Google software engineers have created an image-independent adversarial patch that can fool image classifiers regardless of scale or location.
In a paper released on 27 December 2017, Tom B Brown et al were able to present a method used for creating image patches in the real world on a large scale. While other engineers have been able to fool image recognition with small imperceptible changes, the Google Brain team was able to create an image-independent patch with the potential to be widely distributed across the Internet by would-be malicious attackers to print out and use.
“We show that we can generate a universal, robust, targeted patch that fools classifiers regardless of the scale or location of the patch, and does not require knowledge of the other items in the scene that it is attacking,” Brown et al stated.
“Our attack works in the real world, and can be disguised as an innocuous sticker. These results demonstrate an attack that could be created offline, and then broadly shared.”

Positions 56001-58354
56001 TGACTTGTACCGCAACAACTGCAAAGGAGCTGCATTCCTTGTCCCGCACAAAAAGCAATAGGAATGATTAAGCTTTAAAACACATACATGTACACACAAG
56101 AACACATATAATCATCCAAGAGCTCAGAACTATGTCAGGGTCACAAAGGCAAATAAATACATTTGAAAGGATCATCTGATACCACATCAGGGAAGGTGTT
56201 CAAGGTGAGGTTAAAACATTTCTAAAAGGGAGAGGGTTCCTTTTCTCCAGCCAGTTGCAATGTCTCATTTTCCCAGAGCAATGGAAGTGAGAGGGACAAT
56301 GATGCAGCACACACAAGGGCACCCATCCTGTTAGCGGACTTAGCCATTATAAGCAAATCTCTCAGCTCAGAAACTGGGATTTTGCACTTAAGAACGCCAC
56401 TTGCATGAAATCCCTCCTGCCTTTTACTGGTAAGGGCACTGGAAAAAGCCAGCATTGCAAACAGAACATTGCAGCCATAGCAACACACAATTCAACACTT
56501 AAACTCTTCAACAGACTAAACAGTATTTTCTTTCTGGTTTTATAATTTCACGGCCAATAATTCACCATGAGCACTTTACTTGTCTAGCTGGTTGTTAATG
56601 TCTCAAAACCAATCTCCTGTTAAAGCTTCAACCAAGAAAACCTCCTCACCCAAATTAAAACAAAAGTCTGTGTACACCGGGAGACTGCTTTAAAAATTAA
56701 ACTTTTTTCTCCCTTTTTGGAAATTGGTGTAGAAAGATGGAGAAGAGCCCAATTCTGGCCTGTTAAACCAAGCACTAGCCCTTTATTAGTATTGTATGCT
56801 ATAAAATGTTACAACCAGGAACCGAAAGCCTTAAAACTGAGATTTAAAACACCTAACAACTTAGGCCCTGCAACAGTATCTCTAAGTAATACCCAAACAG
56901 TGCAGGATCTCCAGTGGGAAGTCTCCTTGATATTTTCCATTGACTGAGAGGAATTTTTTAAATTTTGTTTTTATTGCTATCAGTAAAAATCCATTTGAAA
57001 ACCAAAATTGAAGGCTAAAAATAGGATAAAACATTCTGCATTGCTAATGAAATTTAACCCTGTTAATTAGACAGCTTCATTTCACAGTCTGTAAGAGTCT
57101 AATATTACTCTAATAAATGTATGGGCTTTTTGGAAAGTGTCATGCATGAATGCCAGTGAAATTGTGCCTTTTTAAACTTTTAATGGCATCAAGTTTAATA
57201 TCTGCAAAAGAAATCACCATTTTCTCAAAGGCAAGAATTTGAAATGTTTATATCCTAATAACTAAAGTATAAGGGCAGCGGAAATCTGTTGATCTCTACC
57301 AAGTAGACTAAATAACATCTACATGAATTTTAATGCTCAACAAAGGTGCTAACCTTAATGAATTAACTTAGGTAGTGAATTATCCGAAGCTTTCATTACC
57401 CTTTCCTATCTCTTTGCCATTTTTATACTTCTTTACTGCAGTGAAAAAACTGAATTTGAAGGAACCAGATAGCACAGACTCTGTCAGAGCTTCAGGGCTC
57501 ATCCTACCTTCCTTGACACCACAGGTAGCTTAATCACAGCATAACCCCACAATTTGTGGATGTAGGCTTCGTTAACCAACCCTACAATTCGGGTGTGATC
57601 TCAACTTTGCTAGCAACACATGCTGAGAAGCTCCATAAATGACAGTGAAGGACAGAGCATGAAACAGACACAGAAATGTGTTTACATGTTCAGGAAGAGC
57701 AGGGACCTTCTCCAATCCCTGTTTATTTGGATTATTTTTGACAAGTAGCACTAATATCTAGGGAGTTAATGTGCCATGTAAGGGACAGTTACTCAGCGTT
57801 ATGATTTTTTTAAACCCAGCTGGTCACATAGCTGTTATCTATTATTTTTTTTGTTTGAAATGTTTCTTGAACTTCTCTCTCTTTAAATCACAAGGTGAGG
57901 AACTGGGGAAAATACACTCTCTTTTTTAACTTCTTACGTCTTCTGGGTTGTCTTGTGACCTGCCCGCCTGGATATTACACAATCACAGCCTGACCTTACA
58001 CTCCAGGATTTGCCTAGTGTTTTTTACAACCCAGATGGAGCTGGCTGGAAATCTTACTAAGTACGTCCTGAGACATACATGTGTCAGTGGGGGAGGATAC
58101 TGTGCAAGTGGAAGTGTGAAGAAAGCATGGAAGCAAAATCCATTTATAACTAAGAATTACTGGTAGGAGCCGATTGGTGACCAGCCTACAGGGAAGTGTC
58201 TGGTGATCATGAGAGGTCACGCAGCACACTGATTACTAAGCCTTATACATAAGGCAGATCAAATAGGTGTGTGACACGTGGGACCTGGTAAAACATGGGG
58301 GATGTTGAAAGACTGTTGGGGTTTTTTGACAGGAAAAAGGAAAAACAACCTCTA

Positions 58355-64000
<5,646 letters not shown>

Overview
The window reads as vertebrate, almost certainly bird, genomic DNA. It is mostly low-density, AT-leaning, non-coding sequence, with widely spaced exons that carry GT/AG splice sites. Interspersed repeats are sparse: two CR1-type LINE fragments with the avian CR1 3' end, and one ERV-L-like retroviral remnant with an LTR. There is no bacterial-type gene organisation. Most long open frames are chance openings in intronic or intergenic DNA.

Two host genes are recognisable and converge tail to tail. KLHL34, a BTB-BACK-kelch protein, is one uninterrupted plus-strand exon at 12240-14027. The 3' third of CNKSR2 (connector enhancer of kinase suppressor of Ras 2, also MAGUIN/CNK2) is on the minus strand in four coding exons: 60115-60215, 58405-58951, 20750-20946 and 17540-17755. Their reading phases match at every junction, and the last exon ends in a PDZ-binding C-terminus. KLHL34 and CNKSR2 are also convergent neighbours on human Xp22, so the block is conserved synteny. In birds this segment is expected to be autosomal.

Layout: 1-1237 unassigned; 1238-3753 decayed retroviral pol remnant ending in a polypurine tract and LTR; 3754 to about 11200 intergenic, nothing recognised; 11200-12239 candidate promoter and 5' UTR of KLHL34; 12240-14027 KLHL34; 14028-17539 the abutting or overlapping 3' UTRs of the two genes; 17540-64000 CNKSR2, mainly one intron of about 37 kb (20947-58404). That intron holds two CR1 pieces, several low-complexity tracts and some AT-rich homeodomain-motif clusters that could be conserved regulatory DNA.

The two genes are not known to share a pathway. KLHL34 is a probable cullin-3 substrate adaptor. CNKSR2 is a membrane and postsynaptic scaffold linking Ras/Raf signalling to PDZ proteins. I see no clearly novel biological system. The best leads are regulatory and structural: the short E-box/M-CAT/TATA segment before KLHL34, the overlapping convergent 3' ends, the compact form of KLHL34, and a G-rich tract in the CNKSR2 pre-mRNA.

The patches can be printed, added to any scene, photographed, and presented to image classifiers. Even if the patches are small, they cause the classifiers to ignore the other items in the scene and report a chosen target class, according to the Google engineers.
As this type of attack uses a large perturbation, existing defence techniques that focus on defending against small perturbations “may not be robust to larger perturbations such as these”. Brown and his colleagues revealed that recent work had demonstrated state-of-the-art adversarially trained models on MNIST, the hand-written database used to train image processing systems, “are still vulnerable to larger perturbations than those used in training”. This was either by searching for a nearby adversarial example using a different metric for distance or by applying large perturbations in the background, the team stated.
The Google engineers concluded that focusing on defending against small perturbations “is insufficient”. Read the paper in full.
Author: Desi Corbett